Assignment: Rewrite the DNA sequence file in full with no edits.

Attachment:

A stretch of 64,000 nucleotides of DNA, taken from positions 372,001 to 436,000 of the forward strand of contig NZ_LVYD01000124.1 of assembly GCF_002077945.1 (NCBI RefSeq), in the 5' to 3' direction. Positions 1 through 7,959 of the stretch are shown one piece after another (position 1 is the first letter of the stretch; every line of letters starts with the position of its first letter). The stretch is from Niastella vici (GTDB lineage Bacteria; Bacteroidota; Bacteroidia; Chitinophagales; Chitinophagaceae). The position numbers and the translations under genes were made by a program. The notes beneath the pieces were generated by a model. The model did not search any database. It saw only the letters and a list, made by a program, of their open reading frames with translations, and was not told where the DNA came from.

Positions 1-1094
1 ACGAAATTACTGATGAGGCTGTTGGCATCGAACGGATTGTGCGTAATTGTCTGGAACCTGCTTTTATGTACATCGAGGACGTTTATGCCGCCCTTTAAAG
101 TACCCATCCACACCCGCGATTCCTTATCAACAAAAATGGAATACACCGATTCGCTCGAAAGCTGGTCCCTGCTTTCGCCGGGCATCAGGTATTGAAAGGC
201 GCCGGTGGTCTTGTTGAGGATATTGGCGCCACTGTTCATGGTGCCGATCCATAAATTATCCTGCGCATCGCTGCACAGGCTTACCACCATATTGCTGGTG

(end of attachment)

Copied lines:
A stretch of 64,000 nucleotides of DNA, taken from positions 372,001 to 436,000 of the forward strand of contig NZ_LVYD01000124.1 of assembly GCF_002077945.1 (NCBI RefSeq), in the 5' to 3' direction. Positions 1 through 7,959 of the stretch are shown one piece after another (position 1 is the first letter of the stretch; every line of letters starts with the position of its first letter). The stretch is from Niastella vici (GTDB lineage Bacteria; Bacteroidota; Bacteroidia; Chitinophagales; Chitinophagaceae). The position numbers and the translations under genes were made by a program. The notes beneath the pieces were generated by a model. The model did not search any database. It saw only the letters and a list, made by a program, of their open reading frames with translations, and was not told where the DNA came from.

Positions 1-1094
1 ACGAAATTACTGATGAGGCTGTTGGCATCGAACGGATTGTGCGTAATTGTCTGGAACCTGCTTTTATGTACATCGAGGACGTTTATGCCGCCCTTTAAAG
101 TACCCATCCACACCCGCGATTCCTTATCAACAAAAATGGAATACACCGATTCGCTCGAAAGCTGGTCCCTGCTTTCGCCGGGCATCAGGTATTGAAAGGC
201 GCCGGTGGTCTTGTTGAGGATATTGGCGCCACTGTTCATGGTGCCGATCCATAAATTATCCTGCGCATCGCTGCACAGGCTTACCACCATATTGCTGGTG